One of the most valuable things to do for ourselves, future generations and all life on earth, in this climate crisis, is to find ways to capture rainwater on the land to soak into the groundwater and aquifers as it is meant to and regenerate the life of our planet.
“Water Retention Landscapes are the healing impulse urgently required by the Earth and all her creatures. They can and must arise in every place where people regain the courage, strength and also of course, the knowledge needed to create them. (…) We must not get accustomed to a state where something that is actually self-evident appears to us as an unrealistic utopia. A world in which all people have free access to sufficient water, energy and food is completely feasible.” (Bernd Mueller)
“We humans have the knowledge of how to transform deserts and semi-deserts back into living landscapes traversed by fresh spring water streams. In most cases desertification isn’t a natural phenomenon but the result of incorrect water management on a global scale. Deserts don’t arise because of a lack of rain, but because humanity treats water in the wrong way.” Source Tamera.org
Water is the missing link for reversing climate change.
It’s possible to achieve water autonomy in our region and everywhere in the world.
When restoring the natural water cycles, we take the first, indispensable step for restoring ecosystems and lay the foundations for self-sufficiency.
Wherever you are, make sure rainwater doesn’t run off, but instead filters into the aquifers.” Source Tamera.org
The new gravel path is nearly finished and runs from one end of the garden to the other, the boulders have been placed, and four bird houses hung: three have larger holes for Bluebirds or Swallows (most likely violet green), and one is for smaller birds (Chickadees or Nuthatches) (see below). SRV member Mike Nelson made the houses and worked with Chas to install them.
Plant labels for each of the 27 plant species used in the garden are being made and will be installed soon, so visitors using the trail will be able to identify the different plants growing there. There are 24 different native plant species and 3 non-natives.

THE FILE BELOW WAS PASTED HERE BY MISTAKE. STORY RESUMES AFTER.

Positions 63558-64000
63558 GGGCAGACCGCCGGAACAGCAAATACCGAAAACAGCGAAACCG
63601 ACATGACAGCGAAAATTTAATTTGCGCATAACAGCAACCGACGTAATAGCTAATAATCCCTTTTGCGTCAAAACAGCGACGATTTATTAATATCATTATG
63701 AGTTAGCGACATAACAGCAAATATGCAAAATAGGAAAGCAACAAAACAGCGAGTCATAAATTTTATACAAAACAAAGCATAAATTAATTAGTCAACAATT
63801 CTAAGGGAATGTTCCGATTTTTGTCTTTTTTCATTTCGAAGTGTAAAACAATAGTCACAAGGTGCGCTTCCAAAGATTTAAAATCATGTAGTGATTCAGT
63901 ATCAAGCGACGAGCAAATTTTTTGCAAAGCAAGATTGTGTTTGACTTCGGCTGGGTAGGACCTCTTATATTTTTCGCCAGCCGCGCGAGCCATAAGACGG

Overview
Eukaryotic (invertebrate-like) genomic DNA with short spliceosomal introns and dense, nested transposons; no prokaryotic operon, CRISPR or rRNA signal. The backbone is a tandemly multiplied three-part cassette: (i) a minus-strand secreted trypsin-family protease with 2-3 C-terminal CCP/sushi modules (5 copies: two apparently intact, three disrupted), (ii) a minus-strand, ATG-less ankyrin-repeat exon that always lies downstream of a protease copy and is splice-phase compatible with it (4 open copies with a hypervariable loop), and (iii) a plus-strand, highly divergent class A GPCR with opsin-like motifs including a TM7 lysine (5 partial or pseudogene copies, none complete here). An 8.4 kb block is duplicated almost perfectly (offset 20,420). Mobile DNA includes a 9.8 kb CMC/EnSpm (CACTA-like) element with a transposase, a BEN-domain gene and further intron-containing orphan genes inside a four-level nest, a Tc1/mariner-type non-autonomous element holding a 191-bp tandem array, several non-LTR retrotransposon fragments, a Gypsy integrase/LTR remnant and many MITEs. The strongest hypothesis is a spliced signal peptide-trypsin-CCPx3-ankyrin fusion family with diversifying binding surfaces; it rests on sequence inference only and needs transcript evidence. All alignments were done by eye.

An irrigation system is being installed by the RCC grounds crew with the help of project manager Chas Rogers, so we won’t have to worry about losing any of the plants while they are getting established. In two or three years, when they have good root systems put down most of the plants will survive our dry summers with little additional water.
Be sure to mark your calendar for Thursday, April 19th, the day RCC holds it’s Earth Day Celebration from 12 – 2 pm. Sustainable Rogue Valley will have an information table and Chas will be giving tours of the RainGarden!
Rogue Community College and Sustainable Rogue Valley are working together to complete the demonstration Raingarden and Bioswale on the Redwood Campus. This project has been funded by the Oregon Watershed Enhancement Board to construct the initial work of digging the drainage basin and filling with mulch and was completed during the summer of 2017 by the local Williams Creek Watershed Council.
Volunteers are needed to help complete the project. Sustainable Rogue Valley is a local concerned group working to find solutions to making our world a more livable place for all. We offer community service projects and education about bioswales, raingardens, and other sustainable ideas. Individuals and local groups interested in getting involved in planting, shaping, and maintaining this active demonstration project can visit our website, sustainableroguevalley.org, for more information. If you would like to help with completing the Raingarden contact the Project Manager, Chas Rogers, at email@example.com.
Volunteer opportunities are scheduled for anyone to get involved. Students are welcome and encouraged to experience this project firsthand. This winter we will be completing our wetland and flower planting on February 16th. On March 16th we will construct our trail designed to encourage people to walk and discover the project. On Earth Day at Redwood Campus, April 19th we will have tours of the site and plan to install more signs describing the project. Please feel free to show up at the Josephine Building parking lot between 10 am and 2 pm on Feb 16th or March 16th.